We’ve all heard the saying “you are what you eat,” but did you know that what you eat can also affect your mood? What is the link between your gut and mental health?
The Gut-Brain Axis
Recent studies of the psychobiodome, the bacteria in your gut that affects how you think and act, have found increasing evidence of the “gut-brain axis” and the role that gut bacteria plays in your mental health.
The human gut hosts more than 100 trillion intestinal microbes essential in breaking down foods in your digestive system. These microbes may very well have the ability to fight depression and anxiety through neural, endocrine, and immune pathways. For example, the bacteria in your gut produces about 90 percent of the serotonin in your body, a “happy” hormone that regulates moods. Conversely, some bacteria can generate propionic acid, which can reduce production of dopamine and serotonin. Studies in animals found that stressed animals — more prone to mental health issues — had a less diverse assortment of gut microbes, or microbiome, than those that were more relaxed.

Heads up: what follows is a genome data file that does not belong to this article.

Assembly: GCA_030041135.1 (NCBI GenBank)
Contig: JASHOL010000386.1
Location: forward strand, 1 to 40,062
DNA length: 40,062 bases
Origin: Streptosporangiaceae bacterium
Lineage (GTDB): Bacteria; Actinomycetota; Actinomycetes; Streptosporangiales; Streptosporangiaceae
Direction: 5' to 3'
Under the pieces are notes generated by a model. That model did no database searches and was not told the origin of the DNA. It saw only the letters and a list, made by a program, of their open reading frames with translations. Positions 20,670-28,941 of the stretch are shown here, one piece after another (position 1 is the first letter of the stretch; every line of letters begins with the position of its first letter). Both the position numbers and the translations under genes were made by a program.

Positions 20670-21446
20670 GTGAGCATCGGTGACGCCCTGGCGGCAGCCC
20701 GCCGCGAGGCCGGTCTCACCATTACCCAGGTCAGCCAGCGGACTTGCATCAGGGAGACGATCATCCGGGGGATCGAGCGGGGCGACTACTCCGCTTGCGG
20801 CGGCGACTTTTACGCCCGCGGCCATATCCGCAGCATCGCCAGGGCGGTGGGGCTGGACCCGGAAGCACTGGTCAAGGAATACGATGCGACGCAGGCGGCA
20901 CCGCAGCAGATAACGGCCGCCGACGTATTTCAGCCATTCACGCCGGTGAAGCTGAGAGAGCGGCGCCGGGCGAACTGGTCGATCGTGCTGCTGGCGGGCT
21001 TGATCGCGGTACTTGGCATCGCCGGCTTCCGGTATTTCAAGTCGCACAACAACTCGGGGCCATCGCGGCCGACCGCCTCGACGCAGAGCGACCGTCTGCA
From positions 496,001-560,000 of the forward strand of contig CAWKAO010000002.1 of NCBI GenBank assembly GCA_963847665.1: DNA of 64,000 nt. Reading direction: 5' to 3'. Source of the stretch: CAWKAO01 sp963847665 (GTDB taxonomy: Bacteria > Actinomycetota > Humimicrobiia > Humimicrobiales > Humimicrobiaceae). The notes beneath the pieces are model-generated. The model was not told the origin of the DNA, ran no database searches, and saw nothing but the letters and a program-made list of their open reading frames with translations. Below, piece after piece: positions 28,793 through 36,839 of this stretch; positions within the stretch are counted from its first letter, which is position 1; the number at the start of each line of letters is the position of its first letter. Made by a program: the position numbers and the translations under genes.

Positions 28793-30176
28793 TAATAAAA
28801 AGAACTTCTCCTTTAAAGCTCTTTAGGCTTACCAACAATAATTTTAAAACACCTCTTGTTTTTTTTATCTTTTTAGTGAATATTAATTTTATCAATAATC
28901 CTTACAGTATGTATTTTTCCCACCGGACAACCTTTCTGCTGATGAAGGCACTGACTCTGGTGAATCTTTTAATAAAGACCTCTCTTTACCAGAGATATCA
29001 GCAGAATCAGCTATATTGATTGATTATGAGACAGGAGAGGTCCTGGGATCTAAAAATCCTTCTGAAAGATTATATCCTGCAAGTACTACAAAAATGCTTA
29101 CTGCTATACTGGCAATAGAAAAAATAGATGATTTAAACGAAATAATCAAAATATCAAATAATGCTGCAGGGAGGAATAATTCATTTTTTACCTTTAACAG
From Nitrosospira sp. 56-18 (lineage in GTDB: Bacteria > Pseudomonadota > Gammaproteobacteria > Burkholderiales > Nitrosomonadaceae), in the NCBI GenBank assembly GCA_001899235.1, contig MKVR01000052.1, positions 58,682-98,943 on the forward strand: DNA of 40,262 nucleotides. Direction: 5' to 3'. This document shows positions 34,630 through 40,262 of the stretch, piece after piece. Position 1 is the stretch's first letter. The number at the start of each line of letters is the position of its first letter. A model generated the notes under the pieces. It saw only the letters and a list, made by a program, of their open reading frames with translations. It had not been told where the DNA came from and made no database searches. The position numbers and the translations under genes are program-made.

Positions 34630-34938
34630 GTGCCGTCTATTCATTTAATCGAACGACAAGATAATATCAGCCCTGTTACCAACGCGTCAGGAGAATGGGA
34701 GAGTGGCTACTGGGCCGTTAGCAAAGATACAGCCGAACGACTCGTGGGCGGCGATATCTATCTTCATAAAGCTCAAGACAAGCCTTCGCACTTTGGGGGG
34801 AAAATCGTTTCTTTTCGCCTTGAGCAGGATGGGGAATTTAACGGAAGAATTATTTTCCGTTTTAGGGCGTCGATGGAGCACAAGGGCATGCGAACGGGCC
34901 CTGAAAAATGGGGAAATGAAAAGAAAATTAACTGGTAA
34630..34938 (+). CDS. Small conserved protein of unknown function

All disease begins in the gut — Hippocrates
Bacteria, IBS and Mood Disorders
Scientists are also studying the link between mood disorders and Irritable Bowel Syndrome (IBS). Approximately one in five adults in the US have IBS. People with IBS frequently suffer from anxiety and depression, which can worsen symptoms. Evidence suggests that the immune system and the colon, both controlled by the nervous system, play a role responding to stress. Researchers have detected a connection between certain bacteria in the intestines and IBS. Further study is needed, but future innovations in IBS treatment could very well focus on maintaining a healthy psychobiodome.
If you’re experiencing mood disorders resulting from IBS or Crohn’s and/or colitis, we’re here to help. Book an appointment with one of our therapists today!